• Post-Collapse Change and Continuity in Bolivia’s Desaguadero Valley (2015)
    DOCUMENT Citation Only Jennifer Zovar.

    There is often a discontinuity between studies of ‘collapse’ and studies of post-collapse periods. This can lead to the periods following collapse being defined by a "lack" of what came before. In the southern Titicaca basin, for example, the period following the collapse of the Tiwanaku state has been defined by a lack of monumental construction, raised fields, large-scale feasting events, or Tiwanaku-style iconography. Nevertheless, recent explorations have demonstrated that while "collapse"...

  • Post-Tiwanaku Settlement Patterns in the Peaceful Coastal Osmore Valley and the Tense Upper Valleys (2015)
    DOCUMENT Citation Only Bruce Owen.

    Some refugees from the collapsing Tiwanaku province in Moquegua settled in the coastal Osmore valley, where they appear to have integrated peacefully with the Chiribaya population, living in seemingly undefended settlements closely intermixed with their ethnically distinct neighbors. Others moved into the upper valleys of the Osmore drainage, where they apparently experienced a competitive, fearful social environment, living on defensible high points, some with vestiges of what may have been...

  • Second-Hand Spaces: abandonment and reoccupation during the final stages of a Tiwanaku provincial temple (Omo M10A) (2015)
    DOCUMENT Citation Only Matthew Sitek. Sarah Baitzel. Kathleen Huggins. Paul Goldstein.

    The Tiwanaku colonies in Moquegua, Peru represent some of the best preserved archaeological remains left by this south central Andean polity. This has led to a detailed understanding of daily life and ceremonial practices of these Tiwanaku colonists. However, our understanding of how these lifestyles and practices were transformed during and after the disintegration the highland core is still relatively limited. This paper will take a site-specific approach to explore this enigmatic period of...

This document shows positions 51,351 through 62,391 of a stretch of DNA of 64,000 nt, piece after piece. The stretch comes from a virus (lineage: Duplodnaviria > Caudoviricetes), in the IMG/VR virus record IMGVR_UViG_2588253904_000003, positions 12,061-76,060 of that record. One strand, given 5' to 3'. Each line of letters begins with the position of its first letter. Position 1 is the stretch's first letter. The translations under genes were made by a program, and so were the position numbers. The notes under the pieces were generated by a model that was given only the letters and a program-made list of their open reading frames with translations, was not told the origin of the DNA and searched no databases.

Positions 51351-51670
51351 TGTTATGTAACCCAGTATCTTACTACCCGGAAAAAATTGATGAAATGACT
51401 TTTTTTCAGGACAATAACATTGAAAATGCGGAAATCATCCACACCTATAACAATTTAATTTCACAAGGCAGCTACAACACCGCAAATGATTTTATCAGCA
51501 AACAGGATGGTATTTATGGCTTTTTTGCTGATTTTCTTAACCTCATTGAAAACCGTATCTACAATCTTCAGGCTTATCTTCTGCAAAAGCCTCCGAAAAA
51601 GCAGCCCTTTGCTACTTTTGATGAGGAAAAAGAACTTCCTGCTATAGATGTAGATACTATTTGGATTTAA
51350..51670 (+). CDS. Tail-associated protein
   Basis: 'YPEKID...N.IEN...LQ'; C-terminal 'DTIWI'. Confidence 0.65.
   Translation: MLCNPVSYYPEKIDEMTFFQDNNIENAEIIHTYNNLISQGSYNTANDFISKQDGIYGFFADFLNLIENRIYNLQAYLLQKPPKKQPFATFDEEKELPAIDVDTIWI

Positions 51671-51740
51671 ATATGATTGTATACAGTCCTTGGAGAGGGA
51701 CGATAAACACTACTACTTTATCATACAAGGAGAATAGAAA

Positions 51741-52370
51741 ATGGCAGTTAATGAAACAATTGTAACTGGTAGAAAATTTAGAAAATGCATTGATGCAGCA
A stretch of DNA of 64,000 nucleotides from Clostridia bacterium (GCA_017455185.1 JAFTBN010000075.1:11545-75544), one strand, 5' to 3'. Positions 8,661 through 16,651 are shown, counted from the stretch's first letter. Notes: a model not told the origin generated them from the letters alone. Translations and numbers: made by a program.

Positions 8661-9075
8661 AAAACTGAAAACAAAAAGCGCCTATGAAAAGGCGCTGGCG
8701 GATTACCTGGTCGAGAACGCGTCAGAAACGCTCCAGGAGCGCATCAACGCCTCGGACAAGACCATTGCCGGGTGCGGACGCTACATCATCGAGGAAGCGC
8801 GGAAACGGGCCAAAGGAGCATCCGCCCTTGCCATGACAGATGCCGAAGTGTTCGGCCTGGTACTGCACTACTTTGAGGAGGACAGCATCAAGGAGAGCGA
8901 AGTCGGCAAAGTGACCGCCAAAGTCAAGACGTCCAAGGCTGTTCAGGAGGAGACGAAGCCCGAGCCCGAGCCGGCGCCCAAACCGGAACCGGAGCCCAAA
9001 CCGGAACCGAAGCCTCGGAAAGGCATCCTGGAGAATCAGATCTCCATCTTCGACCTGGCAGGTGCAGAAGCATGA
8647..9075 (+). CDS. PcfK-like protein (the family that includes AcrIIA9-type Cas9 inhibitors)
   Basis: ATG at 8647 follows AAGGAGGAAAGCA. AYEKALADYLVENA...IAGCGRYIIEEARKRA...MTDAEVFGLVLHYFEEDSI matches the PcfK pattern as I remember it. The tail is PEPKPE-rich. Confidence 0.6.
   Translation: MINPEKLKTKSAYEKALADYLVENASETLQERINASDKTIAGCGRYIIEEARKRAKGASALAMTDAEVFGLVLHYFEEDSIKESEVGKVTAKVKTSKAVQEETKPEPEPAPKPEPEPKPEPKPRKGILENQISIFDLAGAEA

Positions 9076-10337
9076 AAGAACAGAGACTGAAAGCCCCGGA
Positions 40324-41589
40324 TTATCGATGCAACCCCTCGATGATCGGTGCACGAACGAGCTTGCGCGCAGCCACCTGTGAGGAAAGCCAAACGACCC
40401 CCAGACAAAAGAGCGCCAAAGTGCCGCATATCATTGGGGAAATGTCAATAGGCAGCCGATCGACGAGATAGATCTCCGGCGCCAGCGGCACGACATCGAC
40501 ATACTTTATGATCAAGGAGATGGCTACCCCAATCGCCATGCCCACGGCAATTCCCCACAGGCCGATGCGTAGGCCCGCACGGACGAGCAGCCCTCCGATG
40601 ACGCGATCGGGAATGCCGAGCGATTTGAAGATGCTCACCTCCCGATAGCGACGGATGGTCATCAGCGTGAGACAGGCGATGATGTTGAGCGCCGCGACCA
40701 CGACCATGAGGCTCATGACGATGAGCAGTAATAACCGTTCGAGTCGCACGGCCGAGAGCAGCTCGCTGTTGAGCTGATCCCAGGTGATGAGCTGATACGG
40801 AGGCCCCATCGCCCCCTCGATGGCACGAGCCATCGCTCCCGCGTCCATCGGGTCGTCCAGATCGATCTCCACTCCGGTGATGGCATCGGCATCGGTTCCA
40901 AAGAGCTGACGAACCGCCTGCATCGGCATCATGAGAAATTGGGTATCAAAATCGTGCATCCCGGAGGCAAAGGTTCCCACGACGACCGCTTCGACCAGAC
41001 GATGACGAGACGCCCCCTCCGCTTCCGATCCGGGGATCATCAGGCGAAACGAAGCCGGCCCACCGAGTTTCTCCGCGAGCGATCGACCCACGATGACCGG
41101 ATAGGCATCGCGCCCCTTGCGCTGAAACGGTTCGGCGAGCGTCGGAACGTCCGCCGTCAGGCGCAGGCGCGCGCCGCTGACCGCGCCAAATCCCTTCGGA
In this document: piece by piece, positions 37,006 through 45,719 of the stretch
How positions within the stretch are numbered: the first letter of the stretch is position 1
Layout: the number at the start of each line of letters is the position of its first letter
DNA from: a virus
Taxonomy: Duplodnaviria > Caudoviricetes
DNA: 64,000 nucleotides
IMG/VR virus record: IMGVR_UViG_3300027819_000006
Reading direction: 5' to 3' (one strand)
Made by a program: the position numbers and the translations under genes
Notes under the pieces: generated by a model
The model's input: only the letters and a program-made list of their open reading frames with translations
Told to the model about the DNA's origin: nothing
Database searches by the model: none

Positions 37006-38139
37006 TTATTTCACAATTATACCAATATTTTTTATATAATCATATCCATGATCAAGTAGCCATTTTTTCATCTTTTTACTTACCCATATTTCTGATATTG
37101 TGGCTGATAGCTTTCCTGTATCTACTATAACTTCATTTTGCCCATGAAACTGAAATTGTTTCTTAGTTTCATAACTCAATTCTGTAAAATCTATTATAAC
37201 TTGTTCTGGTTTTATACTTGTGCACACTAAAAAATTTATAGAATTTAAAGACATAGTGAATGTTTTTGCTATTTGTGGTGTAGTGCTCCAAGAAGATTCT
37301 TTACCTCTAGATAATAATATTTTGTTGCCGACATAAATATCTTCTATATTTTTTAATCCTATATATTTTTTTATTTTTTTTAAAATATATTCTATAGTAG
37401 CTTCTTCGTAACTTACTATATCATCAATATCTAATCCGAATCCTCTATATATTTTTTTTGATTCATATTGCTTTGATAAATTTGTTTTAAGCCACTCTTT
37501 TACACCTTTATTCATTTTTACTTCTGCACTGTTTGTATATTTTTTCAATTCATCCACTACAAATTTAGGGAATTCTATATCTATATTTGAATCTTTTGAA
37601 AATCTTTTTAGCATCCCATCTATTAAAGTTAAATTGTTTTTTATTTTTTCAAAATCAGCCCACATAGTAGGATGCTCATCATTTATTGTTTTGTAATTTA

• Tiwanaku in Arequipa (2015)
    DOCUMENT Citation Only Augusto Cardona. María Cecilia Lozada. Hans Barnard.

    Although Tiwanaku expansion outside the Titicaca Basin has been documented extensively in southern Peru, specifically in Moquegua, the influence and/or presence of this highland state in the Arequipa region is not well known. In this paper, we evaluate work in Arequipa over the past 15 years regarding Tiwanaku in light of our work in the Vitor valley about 40 km from the city of Arequipa as part of the Vitor Archaeological Project. In Arequipa, we have identified relatively small Tiwanaku...

  • "Tiwanaku VI" revisited: Postcolonialism and Ethnogenesis in the middle Moquegua Valley Province (2015)
    DOCUMENT Citation Only Paul Goldstein.

    The Middle Moquegua Valley was home to between 10,000 and 20,000 Tiwanaku colonists during the Tiwanaku IV and V periods. This paper examines what became of these populations in Tiwanaku’s postcolonial period. Three decades ago, the name "Tiwanaku VI" was briefly proposed to describe Moquegua’s diverse "post-expansive" ceramic styles. Subsequent full coverage survey in the and excavations in the middle valley indicate that after Tiwanaku V settlements, temple, and cemeteries were largely...

  • Transformation and Continuity: Late Tiwanaku to Post Tiwanaku traditions in the Central Valley of Cochabamba (2015)
    DOCUMENT Citation Only Karen Anderson.

    This paper presents evidence from the Central Valley of Cochabamba, a key peripheral region of the Tiwanaku state. It addresses Tiwanaku expansion, state collapse and post-Tiwanaku transformation and continuity using data from ceramic styles and other material culture traditions. Also presented are new radio-carbon dates from the Central Valley site of Piñami covering Tiwanaku expansion and collapse and how these dates fit into the larger regional context and suggest that Tiwanaku influence...